Food + Recipes

New Nordic Diet: Danish Recipes to Make at Home, Including Beetroot Salad and Venison Stew

By Helen Russell 

Recipes and photos by Mia Irene Kristensen

Denmark, a small Nordic nation with a population of just 5.5 million, has been responsible for a worldwide culinary renaissance in recent years.

With its unique coastal climate and distance from the equator, Denmark offers perfect growing conditions for berries, rye, barley and oats, while its waters provide an abundance of seafood. The nation’s proud culinary tradition rests on a distinctive diet and a strong tradition of living off the land. And since 2004, they’ve been sharing this tradition with the rest of the world.

It all started when gastronomic entrepreneur Claus Meyer collaborated with Denmark’s best chefs to formulate the New Nordic Kitchen Manifesto, which laid out the guiding principles of NewNordic cuisine. These principles included eating more fruit, vegetables and whole grains, making the most of food from the sea, eating higher-quality meat (but less of it), foraging where possible and eating organic produce in season. Sounds simple, but the diet made international news with Copenhagen University officially pronouncing it a healthy approach to eating for every population. Now, New Nordic cuisine is no longer confined to fancy restaurants; home cooks have developed a taste for it as well.

“Many people associate New Nordic cuisine with elaborate, experimental and expensive foods, but we want everyone to be able to enjoy it,” says Mia Irene Kristensen, who teaches its techniques in Copenhagen and London. “New Nordic just means living according to the season, eating locally and foraging whenever possible; it’s about taking advantage of nature—in a nice way. It’s something that all of us can do.” Kristensen says that there’s an opportunity to forage wherever you happen to find yourself: “I live in the middle of the city in Copenhagen,” she says, “and have just found some great sloeberries and rose hips. You just need to look around with fresh eyes.”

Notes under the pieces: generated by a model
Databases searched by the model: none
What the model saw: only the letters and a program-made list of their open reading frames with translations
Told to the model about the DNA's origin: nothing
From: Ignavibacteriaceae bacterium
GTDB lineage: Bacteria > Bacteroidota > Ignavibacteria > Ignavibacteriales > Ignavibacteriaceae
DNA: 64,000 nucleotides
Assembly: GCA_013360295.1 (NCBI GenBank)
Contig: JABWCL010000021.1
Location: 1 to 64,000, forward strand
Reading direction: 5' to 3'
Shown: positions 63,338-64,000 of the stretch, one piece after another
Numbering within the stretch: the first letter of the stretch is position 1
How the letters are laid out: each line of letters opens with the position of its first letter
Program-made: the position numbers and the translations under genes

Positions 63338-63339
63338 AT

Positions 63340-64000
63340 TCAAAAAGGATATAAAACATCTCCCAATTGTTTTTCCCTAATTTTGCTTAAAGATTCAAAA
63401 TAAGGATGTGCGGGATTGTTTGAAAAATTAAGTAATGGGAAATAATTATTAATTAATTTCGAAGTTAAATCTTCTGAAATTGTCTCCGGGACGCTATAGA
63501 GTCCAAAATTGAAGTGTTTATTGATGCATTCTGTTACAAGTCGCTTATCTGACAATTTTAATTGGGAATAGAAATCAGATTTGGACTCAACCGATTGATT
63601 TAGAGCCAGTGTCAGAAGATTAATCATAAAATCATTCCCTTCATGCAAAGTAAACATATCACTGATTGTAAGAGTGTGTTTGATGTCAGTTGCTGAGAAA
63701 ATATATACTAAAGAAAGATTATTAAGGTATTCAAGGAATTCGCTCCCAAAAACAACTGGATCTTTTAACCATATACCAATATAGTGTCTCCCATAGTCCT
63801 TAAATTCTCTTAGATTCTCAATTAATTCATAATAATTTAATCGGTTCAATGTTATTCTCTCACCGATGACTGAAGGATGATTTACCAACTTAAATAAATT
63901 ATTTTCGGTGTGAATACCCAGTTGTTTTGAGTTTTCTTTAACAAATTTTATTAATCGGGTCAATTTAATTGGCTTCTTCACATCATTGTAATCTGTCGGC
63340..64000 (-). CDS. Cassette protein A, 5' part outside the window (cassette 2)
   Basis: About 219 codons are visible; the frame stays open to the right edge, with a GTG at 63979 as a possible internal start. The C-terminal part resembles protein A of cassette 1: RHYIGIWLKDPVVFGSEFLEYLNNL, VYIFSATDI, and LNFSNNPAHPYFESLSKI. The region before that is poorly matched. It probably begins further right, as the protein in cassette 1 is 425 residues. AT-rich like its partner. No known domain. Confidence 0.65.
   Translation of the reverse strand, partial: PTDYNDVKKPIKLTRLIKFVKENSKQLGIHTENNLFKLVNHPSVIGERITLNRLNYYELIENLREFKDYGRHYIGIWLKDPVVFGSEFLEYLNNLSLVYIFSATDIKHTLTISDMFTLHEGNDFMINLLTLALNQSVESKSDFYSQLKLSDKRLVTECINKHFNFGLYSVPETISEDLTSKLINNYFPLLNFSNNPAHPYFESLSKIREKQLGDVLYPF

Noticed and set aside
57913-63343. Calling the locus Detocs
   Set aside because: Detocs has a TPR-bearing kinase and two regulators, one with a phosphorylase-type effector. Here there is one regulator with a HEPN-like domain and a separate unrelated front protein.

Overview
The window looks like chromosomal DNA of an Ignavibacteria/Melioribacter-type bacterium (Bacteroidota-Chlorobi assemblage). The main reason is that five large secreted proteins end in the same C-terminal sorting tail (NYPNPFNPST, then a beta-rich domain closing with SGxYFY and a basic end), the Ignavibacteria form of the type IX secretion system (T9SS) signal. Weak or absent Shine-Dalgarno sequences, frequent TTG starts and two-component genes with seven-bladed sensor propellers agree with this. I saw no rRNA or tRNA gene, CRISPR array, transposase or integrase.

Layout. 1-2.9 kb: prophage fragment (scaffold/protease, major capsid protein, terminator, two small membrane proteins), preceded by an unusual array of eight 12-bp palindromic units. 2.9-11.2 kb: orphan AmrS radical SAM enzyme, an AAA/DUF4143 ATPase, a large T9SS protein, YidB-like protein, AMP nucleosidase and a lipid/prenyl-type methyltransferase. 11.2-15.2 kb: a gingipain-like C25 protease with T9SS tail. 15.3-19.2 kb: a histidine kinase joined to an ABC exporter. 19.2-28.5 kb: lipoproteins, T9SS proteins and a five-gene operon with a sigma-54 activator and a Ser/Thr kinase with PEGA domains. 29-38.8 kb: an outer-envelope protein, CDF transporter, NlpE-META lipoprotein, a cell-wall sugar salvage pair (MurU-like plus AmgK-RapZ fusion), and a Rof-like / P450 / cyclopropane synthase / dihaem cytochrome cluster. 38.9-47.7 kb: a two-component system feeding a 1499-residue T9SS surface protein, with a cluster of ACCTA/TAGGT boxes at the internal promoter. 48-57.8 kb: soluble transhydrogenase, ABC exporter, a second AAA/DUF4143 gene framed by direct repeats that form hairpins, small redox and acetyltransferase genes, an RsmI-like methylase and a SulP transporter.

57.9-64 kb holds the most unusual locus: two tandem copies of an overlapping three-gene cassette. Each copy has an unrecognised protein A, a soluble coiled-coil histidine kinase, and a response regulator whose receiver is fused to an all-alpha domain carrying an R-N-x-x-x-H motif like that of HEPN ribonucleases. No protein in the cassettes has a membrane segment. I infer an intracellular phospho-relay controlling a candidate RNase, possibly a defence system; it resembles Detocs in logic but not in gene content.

And once you’ve taken home your foraged finds? Well, then the key is to keep things simple, says Kristensen: “It’s about purity in flavors and combining fresh, high-quality ingredients to create something special.” Here she shares three of her favorite recipes with Skagen.


Beetroot Salad with Horseradish, Dill and Cottage Cheese 

“With crunchy raw beetroot, creamy cottage cheese, pungent horseradish and sweet berries, this dish serves up typical Nordic flavors that are both pure and refreshing,” says Kristensen. Here’s how you can make it at home:

Serves 4

What you need:
4 beets, peeled
50 g/1.8 oz dried cranberries, unsweetened
½ tsp salt
2 tbsp apple cider vinegar 
200 g/7.1 oz cottage cheese 
1–4 tsp horseradish, freshly grated
Salt and pepper, to taste
Fresh dill, minced, to garnish

How to:
Cut the peeled beets into matchsticks, toss with cranberries, salt and vinegar, then let rest for 10 minutes.

Stir the horseradish into the cottage cheese and season with salt and pepper. 

Finally, garnish the beet mixture with the cottage cheese and sprinkle with plenty of fresh dill.

Venison Stew with Celeriac and Pickled Cauliflower

 “This is a hearty and warming stew that’s surprisingly quick to make,” says Kristensen. “And it’s perfect for guests.”

Serves 4

What you need:
2 tbsp rapeseed oil
75 g/2.6 oz dry-cured bacon chopped
1 onion, finely chopped
300 g/10.6 oz minced venison
½ medium sized celeriac, peeled and diced
200 g/7.1 oz mushrooms such as chanterelles, sliced
4 juniper berries
3–4 sprigs fresh thyme or rosemary
200 ml/1 cup water
100 ml/½ cup dark beer such as porter 
½ tbsp apple cider vinegar
2 tsp red currant jelly 
Salt and pepper, to taste
Sides: Fresh bread or boiled barleyy

How to:
Heat the oil in a sauté pan and fry the bacon and onion until golden. Add venison, celeriac and mushrooms, and continue browning for 3–4 minutes.

Pour in beer and add juniper berries and thyme or rosemary sprigs. Turn down the heat and leave to simmer for 10–15 minutes. 

Add apple cider vinegar, jelly, and season with salt and pepper. he peeled beets into matchsticks, toss with cranberries, salt and vinegar, then let rest for 10 minutes.

Apple Syrup with Fresh Hazelnuts

“This flavorful syrup with hazelnuts and herbs makes a light yet delicious dessert when served on yogurt,” says Kristensen. Here’s how to make it at home:

Serves 4

What you need:
750 ml/3¼ cups apple juice
100 g/3.5 oz hazelnuts copped
10–15 sprigs lemon verbena or thyme
Pinch of sea salt
150 g/5.3 oz honey

How to:
Mix apple juice and hazelnuts in a pan and bring to a boil.

Add lemon verbena or thyme, sea salt and honey, and leave to simmer (without lid) over low heat for 2 hours.

After 2 hours, dip a cold spoon into the syrup and taste it. If you prefer it more concentrated, let it simmer for another hour.

Note: Pour the syrup over your favorite yogurt and serve.


Helen Russellis a journalist and author of The Year of Living Danishly published by Icon Books, January 2014